By Asmau Ahmad
The Food and Agriculture Organisation (FAO), the Federal Department of Fisheries and Aquaculture, and the private sector, met on Monday, to ensure food sufficiency and economic growth through aquaculture.
The two-day National workshop holding in Abuja, is on; “Aquaculture Private Investment in Nigeria: Status and Way Forward for Aquaculture,” is aimed at improving the sector, and tackling the challenges confronting it.
Mrs Ana Menezes, Aquaculture Officer, FAO’s Fisheries and Aquaculture Division, said nutrition remained a major challenge in Africa, as 41.9 per cent of the world population could not afford good nutrition.
“80.2 per cent in Africa, in Sub-Sahara Africa, about 60.5 per cent, and in Southern Africa, about 61.8 percent cannot afford good nutritional food.” Menezes said.
According to her, aquaculture is important in bridging the gap in the feeding of the high population, and also in contributing to the economic development of the country.
“The aim of the workshop was for us to think together as FAO, government of Nigeria, all the partners and the farmers, the financial institutions, the development partners and the associations, to think together to see where we are and what we need to do in terms of agriculture in Nigeria.”
She said Nigeria was the second biggest producer of aquaculture, with about 12.30 per cent, which showed that the country had the foundation to attain its goal of three per cent of its Gross Domestic Product (GDP) by 2030.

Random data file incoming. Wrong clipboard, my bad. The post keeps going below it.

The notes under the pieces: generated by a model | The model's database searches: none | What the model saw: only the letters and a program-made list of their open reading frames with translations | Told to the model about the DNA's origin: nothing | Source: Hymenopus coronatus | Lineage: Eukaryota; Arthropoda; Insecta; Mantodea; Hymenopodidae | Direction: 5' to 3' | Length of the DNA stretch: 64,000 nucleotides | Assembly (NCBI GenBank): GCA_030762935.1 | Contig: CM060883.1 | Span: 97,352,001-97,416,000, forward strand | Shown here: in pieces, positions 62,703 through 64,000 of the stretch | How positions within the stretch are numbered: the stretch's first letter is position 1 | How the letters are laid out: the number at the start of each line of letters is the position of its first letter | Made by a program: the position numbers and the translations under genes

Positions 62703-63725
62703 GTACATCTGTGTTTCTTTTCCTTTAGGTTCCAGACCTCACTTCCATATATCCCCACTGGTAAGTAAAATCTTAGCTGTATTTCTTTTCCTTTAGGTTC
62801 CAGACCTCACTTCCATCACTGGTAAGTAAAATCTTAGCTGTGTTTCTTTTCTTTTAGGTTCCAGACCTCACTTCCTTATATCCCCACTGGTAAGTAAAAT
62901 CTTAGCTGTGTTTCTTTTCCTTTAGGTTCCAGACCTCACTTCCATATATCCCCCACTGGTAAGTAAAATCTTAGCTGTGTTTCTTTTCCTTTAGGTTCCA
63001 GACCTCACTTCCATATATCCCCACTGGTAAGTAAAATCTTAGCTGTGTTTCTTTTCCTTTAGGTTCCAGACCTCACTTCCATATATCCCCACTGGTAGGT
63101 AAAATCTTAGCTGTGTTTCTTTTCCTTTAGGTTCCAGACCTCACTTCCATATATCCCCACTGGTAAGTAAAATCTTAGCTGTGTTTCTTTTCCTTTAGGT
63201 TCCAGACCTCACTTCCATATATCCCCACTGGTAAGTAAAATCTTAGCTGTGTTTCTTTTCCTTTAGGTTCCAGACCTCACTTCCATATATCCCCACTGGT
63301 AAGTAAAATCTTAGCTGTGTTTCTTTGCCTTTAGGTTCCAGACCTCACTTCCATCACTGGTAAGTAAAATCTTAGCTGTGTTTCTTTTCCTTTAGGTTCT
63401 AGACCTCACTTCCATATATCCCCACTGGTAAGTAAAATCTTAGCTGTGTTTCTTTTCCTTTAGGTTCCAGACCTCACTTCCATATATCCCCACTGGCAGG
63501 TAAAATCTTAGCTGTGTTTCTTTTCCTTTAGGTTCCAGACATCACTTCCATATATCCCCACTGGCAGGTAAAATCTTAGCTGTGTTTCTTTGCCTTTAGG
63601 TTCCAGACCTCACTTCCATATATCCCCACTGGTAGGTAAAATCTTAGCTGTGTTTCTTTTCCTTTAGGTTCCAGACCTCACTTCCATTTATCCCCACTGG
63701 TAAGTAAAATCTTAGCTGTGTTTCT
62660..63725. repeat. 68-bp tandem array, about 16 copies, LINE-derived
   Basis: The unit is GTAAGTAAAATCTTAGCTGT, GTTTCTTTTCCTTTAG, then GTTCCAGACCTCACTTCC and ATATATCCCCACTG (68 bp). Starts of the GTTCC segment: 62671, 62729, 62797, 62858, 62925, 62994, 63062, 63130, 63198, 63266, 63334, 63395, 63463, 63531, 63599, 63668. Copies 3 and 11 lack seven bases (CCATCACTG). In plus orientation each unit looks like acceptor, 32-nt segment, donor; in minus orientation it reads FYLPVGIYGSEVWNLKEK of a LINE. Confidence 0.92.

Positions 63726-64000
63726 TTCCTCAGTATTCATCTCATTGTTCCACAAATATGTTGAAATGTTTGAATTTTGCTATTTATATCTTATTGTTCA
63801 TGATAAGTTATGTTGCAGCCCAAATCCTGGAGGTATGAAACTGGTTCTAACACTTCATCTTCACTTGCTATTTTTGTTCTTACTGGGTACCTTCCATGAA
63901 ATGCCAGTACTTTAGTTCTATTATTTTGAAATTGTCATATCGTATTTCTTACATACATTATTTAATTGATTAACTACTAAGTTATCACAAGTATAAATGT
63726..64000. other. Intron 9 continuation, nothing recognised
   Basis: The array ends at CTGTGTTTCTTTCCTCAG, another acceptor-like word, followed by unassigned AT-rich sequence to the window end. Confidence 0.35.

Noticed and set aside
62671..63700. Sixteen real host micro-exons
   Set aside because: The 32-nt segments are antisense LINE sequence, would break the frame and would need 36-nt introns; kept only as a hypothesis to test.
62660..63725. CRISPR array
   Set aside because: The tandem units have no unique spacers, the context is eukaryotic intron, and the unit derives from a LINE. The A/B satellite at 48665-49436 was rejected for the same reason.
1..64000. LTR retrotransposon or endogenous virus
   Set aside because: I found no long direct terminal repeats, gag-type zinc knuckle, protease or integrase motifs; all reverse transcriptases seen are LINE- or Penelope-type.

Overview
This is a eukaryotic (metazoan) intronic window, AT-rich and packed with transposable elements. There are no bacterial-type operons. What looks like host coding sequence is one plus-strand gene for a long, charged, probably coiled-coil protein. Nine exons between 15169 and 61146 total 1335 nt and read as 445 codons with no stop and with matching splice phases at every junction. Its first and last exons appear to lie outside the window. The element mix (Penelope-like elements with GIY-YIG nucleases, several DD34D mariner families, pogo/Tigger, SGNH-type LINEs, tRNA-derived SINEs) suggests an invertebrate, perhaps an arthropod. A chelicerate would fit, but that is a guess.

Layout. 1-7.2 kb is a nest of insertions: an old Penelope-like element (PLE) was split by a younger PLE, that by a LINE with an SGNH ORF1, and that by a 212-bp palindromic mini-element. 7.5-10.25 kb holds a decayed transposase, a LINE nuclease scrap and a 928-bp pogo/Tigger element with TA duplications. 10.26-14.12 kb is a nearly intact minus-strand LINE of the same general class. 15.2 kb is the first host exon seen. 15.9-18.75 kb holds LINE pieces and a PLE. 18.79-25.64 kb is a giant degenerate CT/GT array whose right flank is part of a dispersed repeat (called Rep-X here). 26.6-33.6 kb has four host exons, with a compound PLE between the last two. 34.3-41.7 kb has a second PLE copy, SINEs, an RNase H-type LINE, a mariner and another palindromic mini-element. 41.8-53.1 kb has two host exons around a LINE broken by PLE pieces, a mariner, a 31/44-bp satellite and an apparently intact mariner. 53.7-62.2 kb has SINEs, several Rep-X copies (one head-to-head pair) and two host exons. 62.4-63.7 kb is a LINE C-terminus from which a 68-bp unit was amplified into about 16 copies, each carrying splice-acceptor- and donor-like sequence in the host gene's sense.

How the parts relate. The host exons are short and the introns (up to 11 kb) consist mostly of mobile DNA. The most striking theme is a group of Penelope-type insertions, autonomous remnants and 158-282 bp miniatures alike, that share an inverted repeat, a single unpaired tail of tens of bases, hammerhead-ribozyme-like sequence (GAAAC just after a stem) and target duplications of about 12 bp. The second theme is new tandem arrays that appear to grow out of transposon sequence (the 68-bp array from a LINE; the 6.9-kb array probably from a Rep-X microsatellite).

According to her, aquatic foods is the only solution to hunger, poverty and Malnutrition, and Nigeria has been blessed with the enabling environment.
“All we need to do is go ahead in terms of proper planning for the agricultural sector.
“The aquatic food is one of the best place sectors to assist, not only in terms of food security, but also good dietary nutrition that comes from the fish,” Menezes said.
She said a lot of inter-disciplinary research had already been done that showed that Nigeria could do proper aquaculture and get out of the traditional thinking on food, and shift into a business-oriented activity because of its potentials.
“We should do aquaculture for the social purposes of food, security of employment etc, and every time we do that, we have the goal of economic growth and balance of trade,” she added.
Mr John Alu, Managing Director, Olofu Integrated Farms, said since the COVID-19 pandemic, the fisheries sector was adversely affected, as most of the farmers lost their capital, which affected fish production.
Alu said the cost of fish production had also become high, making many farmers to abandon the business, leading to the collapse of the sector in some parts of the country.
Mrs Francisca Ojamiren, of the Federal Department of Fisheries and Aquaculture, Federal Ministry of Agriculture and Rural Development, said there was need for an update on the the data on aquaculture sector as the data currently being quoted incorrect.
Ojamiren therefore, called for synergy between government, the private sector and fisheries department, in other to help address some of the challenges affecting development of the critical sector.